10 Second Interview: A Few Words with Gillian Flynn

Q: Do you prefer writing novels or reviewing?
A: I think writing is more pure--and actually a bit easier for me. It's just me and my laptop, not me and my laptop and a TV show that 30 people have worked on. Reviewing keeps you sharp--I can hardly watch or read anything without taking notes now--but plain old writing I find actually relaxing.

Q: Do think your writing is influenced more by books that you have read, or shows/movies that you have seen?
A: My mom spent her career as a reading teacher and my dad is a retired film professor, so I was really steeped in both books and movies growing up. To this day, when I get my dad on the phone, pretty much his first sentence is "Seen anything good lately?" I love putting words together (I've never met a simile I didn't like), but when I write I often think in "scenes"--I want these two people, in a dirty bar, with this song playing in the background.

Q: I hear you are working on your second book...is it is too early to ask what it's about?
A: I'm still playing around with the whole plot--when I wrote Sharp Objects, I wasn't even sure who the killer was for a bit. But I can say [the new book] has to do with family loyalty, false memories, a wrenching murder trial, and a dash of good 'ole 1980s hair metal and devil worship.

Q: What is your writing process like? Have you changed anything about how you work since your first book?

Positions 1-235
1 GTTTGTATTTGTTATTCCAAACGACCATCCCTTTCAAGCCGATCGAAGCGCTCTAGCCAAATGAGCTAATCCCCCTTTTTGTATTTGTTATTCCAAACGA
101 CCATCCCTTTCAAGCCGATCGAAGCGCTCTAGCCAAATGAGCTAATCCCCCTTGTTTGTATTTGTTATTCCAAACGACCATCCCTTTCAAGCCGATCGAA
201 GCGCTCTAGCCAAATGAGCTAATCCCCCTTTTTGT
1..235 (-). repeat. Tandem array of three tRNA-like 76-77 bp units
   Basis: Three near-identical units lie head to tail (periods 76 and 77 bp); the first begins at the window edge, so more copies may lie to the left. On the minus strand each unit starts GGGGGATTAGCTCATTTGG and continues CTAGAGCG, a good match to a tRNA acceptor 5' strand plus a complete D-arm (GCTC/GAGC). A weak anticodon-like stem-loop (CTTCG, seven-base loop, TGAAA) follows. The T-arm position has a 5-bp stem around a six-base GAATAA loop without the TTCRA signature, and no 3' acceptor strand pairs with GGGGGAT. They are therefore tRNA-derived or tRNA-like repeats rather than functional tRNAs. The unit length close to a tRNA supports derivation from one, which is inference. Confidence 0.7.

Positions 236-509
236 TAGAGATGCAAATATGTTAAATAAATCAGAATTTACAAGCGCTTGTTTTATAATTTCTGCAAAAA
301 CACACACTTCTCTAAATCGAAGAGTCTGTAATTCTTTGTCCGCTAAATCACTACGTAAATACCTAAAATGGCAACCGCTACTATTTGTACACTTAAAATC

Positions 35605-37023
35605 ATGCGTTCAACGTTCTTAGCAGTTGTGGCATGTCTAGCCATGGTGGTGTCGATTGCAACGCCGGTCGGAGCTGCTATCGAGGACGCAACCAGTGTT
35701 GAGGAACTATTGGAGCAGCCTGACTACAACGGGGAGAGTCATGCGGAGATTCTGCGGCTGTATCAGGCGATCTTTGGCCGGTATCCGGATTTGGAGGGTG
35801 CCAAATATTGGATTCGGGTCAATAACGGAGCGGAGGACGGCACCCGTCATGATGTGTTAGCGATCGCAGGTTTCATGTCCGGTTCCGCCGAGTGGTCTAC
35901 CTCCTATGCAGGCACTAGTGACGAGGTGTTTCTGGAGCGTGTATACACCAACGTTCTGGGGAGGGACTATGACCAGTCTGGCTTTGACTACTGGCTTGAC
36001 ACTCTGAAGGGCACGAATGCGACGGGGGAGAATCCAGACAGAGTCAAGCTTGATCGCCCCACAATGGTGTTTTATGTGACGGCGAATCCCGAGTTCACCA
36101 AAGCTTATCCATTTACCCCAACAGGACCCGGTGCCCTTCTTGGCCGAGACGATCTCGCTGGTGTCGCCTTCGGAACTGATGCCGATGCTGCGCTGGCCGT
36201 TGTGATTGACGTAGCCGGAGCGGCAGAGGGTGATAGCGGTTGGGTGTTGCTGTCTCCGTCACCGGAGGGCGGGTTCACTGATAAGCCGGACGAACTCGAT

A: My writing process is incredibly inefficient, and hasn't changed between books. I really don't outline: I know basically how I want the story to start, and vaguely how I want it to end (though like I said, with Sharp Objects even that changed!). Then I just write: Some characters I start finding more interesting, some less. I write entire swaths that I pretty much know I'll cut. I have an entire file of "deleted scenes." I guess the one thing that has physically changed is I moved into a new place since my first book--it has a great bathtub, and I'll prop my laptop up and write in the bath for hours. Which is, admittedly, weird.

(retrieved from Amazon Mon, 30 Sep 2013 13:59:50 -0400)

(see all 3 descriptions)

Returning to her hometown after an eight-year absence and a short stay at a psychiatric hospital to investigate the murders of two girls, reporter Camille Preaker is reunited with her neurotic mother and enigmatic, thirteen-year-old half-sister as she works to uncover the truth about the killings.… (more)

(summary from another edition)

» see all 7 descriptions